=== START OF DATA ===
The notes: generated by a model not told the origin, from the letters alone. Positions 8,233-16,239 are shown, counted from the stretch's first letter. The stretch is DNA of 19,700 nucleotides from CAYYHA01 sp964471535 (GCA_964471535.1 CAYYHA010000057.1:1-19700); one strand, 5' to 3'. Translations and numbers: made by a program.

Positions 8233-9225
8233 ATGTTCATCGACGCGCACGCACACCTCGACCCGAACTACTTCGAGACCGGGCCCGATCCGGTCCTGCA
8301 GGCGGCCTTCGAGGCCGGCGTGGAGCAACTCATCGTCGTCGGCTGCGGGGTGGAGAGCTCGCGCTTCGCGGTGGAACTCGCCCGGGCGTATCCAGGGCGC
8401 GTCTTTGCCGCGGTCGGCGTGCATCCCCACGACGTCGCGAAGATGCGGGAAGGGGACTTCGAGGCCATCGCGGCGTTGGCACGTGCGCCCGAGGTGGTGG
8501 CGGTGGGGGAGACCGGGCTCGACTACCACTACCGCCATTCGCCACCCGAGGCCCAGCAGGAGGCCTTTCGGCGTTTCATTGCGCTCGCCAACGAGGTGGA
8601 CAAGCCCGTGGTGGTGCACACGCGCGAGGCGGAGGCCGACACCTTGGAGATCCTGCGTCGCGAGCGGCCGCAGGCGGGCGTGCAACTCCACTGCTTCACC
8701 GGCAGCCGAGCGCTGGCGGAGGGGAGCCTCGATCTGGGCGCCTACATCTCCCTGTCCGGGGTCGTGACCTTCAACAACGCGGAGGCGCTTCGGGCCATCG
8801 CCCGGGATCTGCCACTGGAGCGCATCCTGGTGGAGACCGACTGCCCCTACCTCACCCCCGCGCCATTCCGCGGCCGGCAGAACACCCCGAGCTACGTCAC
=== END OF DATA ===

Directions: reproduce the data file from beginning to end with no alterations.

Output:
The notes: generated by a model not told the origin, from the letters alone. Positions 8,233-16,239 are shown, counted from the stretch's first letter. The stretch is DNA of 19,700 nucleotides from CAYYHA01 sp964471535 (GCA_964471535.1 CAYYHA010000057.1:1-19700); one strand, 5' to 3'. Translations and numbers: made by a program.

Positions 8233-9225
8233 ATGTTCATCGACGCGCACGCACACCTCGACCCGAACTACTTCGAGACCGGGCCCGATCCGGTCCTGCA
8301 GGCGGCCTTCGAGGCCGGCGTGGAGCAACTCATCGTCGTCGGCTGCGGGGTGGAGAGCTCGCGCTTCGCGGTGGAACTCGCCCGGGCGTATCCAGGGCGC
8401 GTCTTTGCCGCGGTCGGCGTGCATCCCCACGACGTCGCGAAGATGCGGGAAGGGGACTTCGAGGCCATCGCGGCGTTGGCACGTGCGCCCGAGGTGGTGG
8501 CGGTGGGGGAGACCGGGCTCGACTACCACTACCGCCATTCGCCACCCGAGGCCCAGCAGGAGGCCTTTCGGCGTTTCATTGCGCTCGCCAACGAGGTGGA
8601 CAAGCCCGTGGTGGTGCACACGCGCGAGGCGGAGGCCGACACCTTGGAGATCCTGCGTCGCGAGCGGCCGCAGGCGGGCGTGCAACTCCACTGCTTCACC
8701 GGCAGCCGAGCGCTGGCGGAGGGGAGCCTCGATCTGGGCGCCTACATCTCCCTGTCCGGGGTCGTGACCTTCAACAACGCGGAGGCGCTTCGGGCCATCG
8801 CCCGGGATCTGCCACTGGAGCGCATCCTGGTGGAGACCGACTGCCCCTACCTCACCCCCGCGCCATTCCGCGGCCGGCAGAACACCCCGAGCTACGTCAC